Murray Energy

Ohio Valley Coal Mine Executive Bob Murray Dead at 80

Oct 26, 2020
Glynis Board

Robert E. Murray, the founder and former president and CEO of Murray Energy Corp., formerly the largest privately held underground coal company in the country, has died. He was 80 years old. 

Murray’s death was reported Sunday evening by television stations WTOV9 in Steubenville, Ohio, and WOWK in Huntington, West Virginia. According to the news outlets, a spokesperson for the Murray family and a coal industry official confirmed his death.

Murray last week announced he was retiring as chairman of the board of  American Consolidated Natural Resources, the newly formed coal company that emerged following the conclusion of Murray Energy’s bankruptcy process this summer. Last month, the Ohio Valley ReSource reported the coal magnate had applied for federal black lung benefits. On his application, Murray wrote he was heavily dependent on the oxygen tank he was frequently seen using and was “near death.”


Sydney Boles

  After applying for black lung benefits, Robert Murray, founder and former president of the now-bankrupt coal company Murray Energy Corp., announced Monday he was leaving the business after more than 60 years in the industry. 

Murray Energy emerged from bankruptcy protection last month as American Consolidated Natural Resources (ACNR). The 80-year-old Murray was named chairman of the board of the new company, which remains the largest privately-held underground coal company in the United States.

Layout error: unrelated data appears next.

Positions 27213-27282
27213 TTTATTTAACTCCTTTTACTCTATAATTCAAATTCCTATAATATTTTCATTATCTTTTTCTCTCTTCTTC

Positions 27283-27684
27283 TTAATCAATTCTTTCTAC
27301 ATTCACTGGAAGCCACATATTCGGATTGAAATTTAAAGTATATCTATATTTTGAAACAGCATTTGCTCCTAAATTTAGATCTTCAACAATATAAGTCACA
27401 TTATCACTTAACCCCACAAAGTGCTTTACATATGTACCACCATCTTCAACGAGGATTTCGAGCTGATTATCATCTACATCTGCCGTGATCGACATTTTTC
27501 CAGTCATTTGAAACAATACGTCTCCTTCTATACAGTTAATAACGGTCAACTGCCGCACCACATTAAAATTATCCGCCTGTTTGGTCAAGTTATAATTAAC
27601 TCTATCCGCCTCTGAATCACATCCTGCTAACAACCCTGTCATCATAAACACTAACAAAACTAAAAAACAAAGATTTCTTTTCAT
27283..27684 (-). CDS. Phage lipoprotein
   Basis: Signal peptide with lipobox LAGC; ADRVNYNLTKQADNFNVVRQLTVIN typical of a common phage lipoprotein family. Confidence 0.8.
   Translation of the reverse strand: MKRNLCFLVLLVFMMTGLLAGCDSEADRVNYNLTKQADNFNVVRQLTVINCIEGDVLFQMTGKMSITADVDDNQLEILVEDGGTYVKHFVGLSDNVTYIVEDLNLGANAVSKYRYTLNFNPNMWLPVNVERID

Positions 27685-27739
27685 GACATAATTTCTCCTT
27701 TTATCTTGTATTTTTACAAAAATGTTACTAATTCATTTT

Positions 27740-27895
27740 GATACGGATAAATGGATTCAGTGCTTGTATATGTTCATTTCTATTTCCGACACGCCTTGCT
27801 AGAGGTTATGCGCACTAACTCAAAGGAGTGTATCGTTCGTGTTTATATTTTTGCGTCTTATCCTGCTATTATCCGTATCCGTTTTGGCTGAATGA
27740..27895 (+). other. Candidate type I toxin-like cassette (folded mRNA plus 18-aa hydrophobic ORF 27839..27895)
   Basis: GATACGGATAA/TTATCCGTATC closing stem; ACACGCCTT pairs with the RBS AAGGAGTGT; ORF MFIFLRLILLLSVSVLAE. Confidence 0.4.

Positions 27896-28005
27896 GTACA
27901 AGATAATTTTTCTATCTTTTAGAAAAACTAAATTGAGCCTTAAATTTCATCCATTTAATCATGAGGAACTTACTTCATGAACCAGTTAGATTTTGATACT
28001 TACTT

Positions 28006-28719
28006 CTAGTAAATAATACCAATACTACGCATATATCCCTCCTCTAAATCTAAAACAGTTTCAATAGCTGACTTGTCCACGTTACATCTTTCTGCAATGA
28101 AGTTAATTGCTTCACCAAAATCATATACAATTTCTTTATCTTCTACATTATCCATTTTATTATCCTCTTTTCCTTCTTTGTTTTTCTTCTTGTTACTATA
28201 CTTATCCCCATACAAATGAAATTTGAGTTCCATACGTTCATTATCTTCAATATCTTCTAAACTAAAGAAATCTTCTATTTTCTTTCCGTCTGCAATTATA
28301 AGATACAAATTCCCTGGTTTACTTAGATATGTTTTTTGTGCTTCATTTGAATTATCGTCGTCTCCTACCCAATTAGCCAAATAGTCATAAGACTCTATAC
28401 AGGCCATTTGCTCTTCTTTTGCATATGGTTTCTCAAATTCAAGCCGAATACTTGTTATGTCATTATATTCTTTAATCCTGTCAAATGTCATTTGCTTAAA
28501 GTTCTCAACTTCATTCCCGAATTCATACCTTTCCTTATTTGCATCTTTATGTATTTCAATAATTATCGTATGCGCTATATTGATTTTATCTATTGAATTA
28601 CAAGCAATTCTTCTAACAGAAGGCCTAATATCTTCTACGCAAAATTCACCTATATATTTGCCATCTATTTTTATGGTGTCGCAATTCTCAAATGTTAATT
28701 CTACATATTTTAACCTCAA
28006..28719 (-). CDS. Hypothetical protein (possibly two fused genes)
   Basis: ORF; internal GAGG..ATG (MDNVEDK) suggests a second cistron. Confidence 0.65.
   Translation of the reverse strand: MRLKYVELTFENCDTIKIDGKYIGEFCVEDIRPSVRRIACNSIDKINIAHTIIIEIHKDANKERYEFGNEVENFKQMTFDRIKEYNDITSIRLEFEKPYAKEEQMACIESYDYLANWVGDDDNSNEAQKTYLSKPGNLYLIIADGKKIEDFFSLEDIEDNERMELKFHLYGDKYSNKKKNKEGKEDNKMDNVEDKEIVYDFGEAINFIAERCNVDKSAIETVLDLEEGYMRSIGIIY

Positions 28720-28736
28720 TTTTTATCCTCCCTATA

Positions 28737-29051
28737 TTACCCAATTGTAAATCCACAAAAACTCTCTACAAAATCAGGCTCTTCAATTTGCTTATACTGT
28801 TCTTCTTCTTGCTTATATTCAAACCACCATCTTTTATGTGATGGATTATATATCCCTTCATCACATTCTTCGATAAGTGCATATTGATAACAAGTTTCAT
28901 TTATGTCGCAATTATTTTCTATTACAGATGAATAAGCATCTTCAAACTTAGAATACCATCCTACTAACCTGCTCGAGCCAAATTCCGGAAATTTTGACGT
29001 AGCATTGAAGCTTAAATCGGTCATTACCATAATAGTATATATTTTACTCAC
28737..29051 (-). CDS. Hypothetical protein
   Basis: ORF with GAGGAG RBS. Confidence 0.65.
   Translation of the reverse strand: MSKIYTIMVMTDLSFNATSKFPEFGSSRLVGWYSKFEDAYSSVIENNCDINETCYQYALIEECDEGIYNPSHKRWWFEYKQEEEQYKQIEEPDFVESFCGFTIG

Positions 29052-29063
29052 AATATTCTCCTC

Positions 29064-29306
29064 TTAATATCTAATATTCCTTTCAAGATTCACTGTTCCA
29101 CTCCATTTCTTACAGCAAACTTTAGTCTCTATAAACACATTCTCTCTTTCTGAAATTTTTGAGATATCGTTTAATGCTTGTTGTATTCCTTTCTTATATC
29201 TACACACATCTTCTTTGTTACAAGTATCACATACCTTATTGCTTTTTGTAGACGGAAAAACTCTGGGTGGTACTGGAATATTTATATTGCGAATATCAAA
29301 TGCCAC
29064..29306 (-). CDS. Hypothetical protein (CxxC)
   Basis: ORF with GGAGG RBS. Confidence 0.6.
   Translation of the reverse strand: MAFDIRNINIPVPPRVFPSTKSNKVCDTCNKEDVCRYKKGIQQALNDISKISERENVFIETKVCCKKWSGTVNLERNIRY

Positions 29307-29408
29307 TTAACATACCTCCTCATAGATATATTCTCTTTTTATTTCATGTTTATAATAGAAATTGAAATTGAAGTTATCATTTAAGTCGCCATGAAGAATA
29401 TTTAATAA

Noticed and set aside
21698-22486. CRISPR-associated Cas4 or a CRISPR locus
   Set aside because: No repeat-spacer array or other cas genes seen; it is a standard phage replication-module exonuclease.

Sydney Boles

Robert E. Murray, the former CEO and president of the now-bankrupt Murray Energy, has filed an application with the U.S. Department of Labor for black lung benefits. For years, Murray and his company fought against federal mine safety regulations aimed at reducing the debilitating disease.

“I founded the company and created 8,000 jobs there until the move to end coal use. I am still chairman of the board,” he wrote on a Labor Department form that initiated his claim obtained by the Ohio Valley ReSource. “We’re in bankruptcy, and due to my health could not handle the president and CEO job any longer.”


Murray Energy Exits Bankruptcy, Rehires Union Miners

Sep 16, 2020
Sydney Boles | Ohio Valley ReSource

Coal mining giant Murray Energy Corp. has emerged from bankruptcy with a new name and a commitment to rehire all of its former union employees, according to a news release from the United Mine Workers of America.

UMWA President Cecil Roberts said on Wednesday that a new collective bargaining agreement has been finalized between the coal miners union and American Consolidated Natural Resources Inc., which took over Murray Energy’s assets.

“There is much to be concerned about for those of us associated with and working in the coal industry during these troubling times, but it is good that this process has finally been completed and our members can put the uncertainty of the bankruptcy behind them,” he said.

A coal mine in Ohio County will close in a couple of months, forcing the layoff of about 250 workers. 

In a WARN notice sent to the Kentucky Office of Employment and Training on Thursday, the Western Kentucky Coal Company announced plans to close its Genesis Mine in Centertown on Feb. 24.